Thursday, October 07, 2021

Appeals court reinstates lawsuit alleging crypto pump-and-dump

By Anne Sherry, J.D.

The Second Circuit reinstated a fraud lawsuit against a cryptocurrency issuer by vacating a district court’s dismissal of the complaint. The appeals court concluded that the Southern District of New York erred by relying on the defendants’ evidence that the ICO occurred entirely overseas as grounds to dismiss the complaint under Morrison. The court should have assessed the state-law claims under New York’s own laws for extraterritoriality. Furthermore, the court should have allowed the plaintiffs to amend the complaint even though they did not file a formal motion. The decision was issued by summary order, without precedential effect (Barron v. Helbiz, Inc., October 4, 2021, per curiam).

The plaintiffs bought HelbizCoin, a cryptocurrency issued by Helbiz, Inc., and its CEO. Their lawsuit alleges that Helbiz and its CEO represented that Helbiz would use proceeds of the coin’s ICO to build a smartphone-based transportation rental platform and market it to potential users. HelbizCoin would be the exclusive currency by which customers could pay for vehicle rentals, causing its value to rise as more users bought the coin to access the platform. After the ICO, the plaintiffs allege, Helbiz and the CEO reneged on these promises and kept the money raised in the offering for themselves, causing the price of HelbizCoin to plummet. As Helbiz prepared to go public in 2020, the company announced that the coin would be destroyed and delisted from cryptocurrency exchanges and that holders would receive Ethereum for their coins. According to the plaintiffs, though, this offer was hollow because most of the people who had bought HelbizCoins in the ICO had already sold to cut their losses.

The plaintiffs brought common law claims as well as claims under New York statutes. The district court, sua sponte, requested briefing on whether the complaint was subject to dismissal under Morrison v. National Australia Bank Ltd. (U.S. 2010), and the defendants provided evidence that HelbizCoin was created and issued abroad by an unaffiliated Singaporean party, and that U.S. citizens were barred from purchasing the cryptocurrency under the terms and conditions of the offering. The district court the district court concluded that the case involved neither securities listed on a domestic exchange nor domestic purchases of securities and dismissed the complaint under Morrison. It also denied leave to amend the complaint to plead additional facts about domestic sales and purchases of HelbizCoin.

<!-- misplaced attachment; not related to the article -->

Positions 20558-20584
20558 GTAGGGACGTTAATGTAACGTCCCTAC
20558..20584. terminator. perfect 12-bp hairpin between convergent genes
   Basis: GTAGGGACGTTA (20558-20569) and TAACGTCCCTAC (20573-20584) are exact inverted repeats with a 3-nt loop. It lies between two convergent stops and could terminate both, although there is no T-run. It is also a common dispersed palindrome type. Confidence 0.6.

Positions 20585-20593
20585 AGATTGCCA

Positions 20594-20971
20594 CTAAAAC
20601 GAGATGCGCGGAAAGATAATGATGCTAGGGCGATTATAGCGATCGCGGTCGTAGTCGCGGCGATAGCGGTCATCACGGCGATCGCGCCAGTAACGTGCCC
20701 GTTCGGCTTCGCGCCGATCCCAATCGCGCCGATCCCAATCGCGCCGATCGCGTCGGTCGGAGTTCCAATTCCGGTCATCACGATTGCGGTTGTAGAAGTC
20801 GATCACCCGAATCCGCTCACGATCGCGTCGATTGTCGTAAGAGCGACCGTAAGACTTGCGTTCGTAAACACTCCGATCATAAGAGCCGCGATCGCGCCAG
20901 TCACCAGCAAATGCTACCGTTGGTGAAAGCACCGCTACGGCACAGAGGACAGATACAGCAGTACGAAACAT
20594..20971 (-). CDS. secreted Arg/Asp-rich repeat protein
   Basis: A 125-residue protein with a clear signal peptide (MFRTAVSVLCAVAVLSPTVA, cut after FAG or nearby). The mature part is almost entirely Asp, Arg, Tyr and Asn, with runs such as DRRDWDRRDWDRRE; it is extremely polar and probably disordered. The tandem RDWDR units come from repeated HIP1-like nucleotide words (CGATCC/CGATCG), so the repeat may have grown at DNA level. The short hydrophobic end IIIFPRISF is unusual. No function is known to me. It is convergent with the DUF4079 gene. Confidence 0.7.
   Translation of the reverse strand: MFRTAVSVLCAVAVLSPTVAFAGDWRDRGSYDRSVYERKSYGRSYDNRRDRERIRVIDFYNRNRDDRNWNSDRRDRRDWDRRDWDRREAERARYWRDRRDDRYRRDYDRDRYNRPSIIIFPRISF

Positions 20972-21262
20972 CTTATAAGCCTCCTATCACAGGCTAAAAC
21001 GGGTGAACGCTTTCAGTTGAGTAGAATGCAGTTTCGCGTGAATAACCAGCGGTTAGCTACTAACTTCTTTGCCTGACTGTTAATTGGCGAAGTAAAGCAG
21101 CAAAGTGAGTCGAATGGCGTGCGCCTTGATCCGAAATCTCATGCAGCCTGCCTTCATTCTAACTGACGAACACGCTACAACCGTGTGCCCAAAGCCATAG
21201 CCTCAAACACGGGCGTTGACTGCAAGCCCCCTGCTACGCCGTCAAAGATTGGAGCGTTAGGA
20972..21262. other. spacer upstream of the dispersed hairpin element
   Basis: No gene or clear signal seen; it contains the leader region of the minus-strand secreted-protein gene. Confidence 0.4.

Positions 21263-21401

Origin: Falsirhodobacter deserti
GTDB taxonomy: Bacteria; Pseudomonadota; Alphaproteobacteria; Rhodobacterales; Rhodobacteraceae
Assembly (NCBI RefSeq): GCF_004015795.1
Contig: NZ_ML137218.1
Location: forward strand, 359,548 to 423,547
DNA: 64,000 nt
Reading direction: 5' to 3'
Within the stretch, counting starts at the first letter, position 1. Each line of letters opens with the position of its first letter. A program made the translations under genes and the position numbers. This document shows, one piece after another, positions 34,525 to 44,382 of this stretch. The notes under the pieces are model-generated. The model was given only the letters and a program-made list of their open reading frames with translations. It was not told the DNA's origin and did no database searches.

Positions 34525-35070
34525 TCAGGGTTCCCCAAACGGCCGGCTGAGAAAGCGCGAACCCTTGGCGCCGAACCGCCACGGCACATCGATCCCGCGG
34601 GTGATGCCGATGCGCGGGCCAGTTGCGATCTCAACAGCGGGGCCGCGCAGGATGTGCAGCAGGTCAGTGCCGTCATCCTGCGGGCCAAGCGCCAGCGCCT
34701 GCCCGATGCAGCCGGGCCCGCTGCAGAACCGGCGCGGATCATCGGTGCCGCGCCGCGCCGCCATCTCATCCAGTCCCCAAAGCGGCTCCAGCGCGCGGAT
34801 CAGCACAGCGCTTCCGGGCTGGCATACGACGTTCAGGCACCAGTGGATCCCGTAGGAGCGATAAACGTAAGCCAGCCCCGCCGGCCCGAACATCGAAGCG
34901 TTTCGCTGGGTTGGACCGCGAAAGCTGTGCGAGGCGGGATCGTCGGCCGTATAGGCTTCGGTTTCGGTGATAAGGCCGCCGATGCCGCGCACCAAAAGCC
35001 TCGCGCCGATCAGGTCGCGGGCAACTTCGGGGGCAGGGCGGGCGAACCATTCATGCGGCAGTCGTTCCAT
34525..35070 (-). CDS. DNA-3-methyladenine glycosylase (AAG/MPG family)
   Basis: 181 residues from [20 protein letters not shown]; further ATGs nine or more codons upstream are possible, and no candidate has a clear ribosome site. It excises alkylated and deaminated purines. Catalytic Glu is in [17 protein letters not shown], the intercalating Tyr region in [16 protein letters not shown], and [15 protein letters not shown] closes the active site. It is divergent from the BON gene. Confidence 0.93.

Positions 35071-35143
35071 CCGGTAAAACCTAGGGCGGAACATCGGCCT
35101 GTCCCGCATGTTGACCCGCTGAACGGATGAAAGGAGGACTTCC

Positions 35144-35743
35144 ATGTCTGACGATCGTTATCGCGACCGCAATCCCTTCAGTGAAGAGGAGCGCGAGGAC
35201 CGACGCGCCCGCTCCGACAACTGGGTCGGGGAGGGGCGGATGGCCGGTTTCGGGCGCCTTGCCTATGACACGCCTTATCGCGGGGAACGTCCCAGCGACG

On appeal, the Second Circuit concluded that the district court erred by applying Morrison to the plaintiffs’ state law claims. Morrison concerned federal securities claims and did not assert that its analysis applies to claims not brought under Exchange Act Section 10(b). While Helbiz and the other defendants argued that the plaintiffs’ claims were substantively Section 10(b) claims, this was not a fair reading of the complaint, the circuit court wrote. Any determination that the claims lack adequate domesticity must be made under a tailored approach that, in addition to analyzing any Section 10(b) claims under Morrison, separately analyzes any state law claims under New York’s rules for extraterritoriality.

The Second Circuit also held that the district court abused its discretion by not granting the plaintiffs leave to amend the complaint to add allegations regarding the citizenship of a purported U.S. citizen who bought HelbizCoin domestically, to clarify the domesticity of the ICO and purchases of the coin, and to make a separate claim under Section 10(b). Although the plaintiffs did not formally move to amend, their briefing to the district court repeatedly stated that they were willing to amend to avoid dismissal. Leave to amend should be freely granted, even in the absence of a formal motion. Amendment would not be clearly futile, as the allegations the plaintiffs wanted to add could cure jurisdictional defects or extraterritoriality concerns.

Finally, the district court should not have considered the defendants’ affidavit and the ICO’s terms and conditions in dismissing the complaint. These exhibits were not “integral” to the complaint, which did not mention the documents. The plaintiffs also asserted that at least one plaintiff was never asked to consent to the terms and conditions when purchasing HelbizCoin. The district court erred in relying on these documents and construing them most favorably to the defendants.

The case is No. 21-278.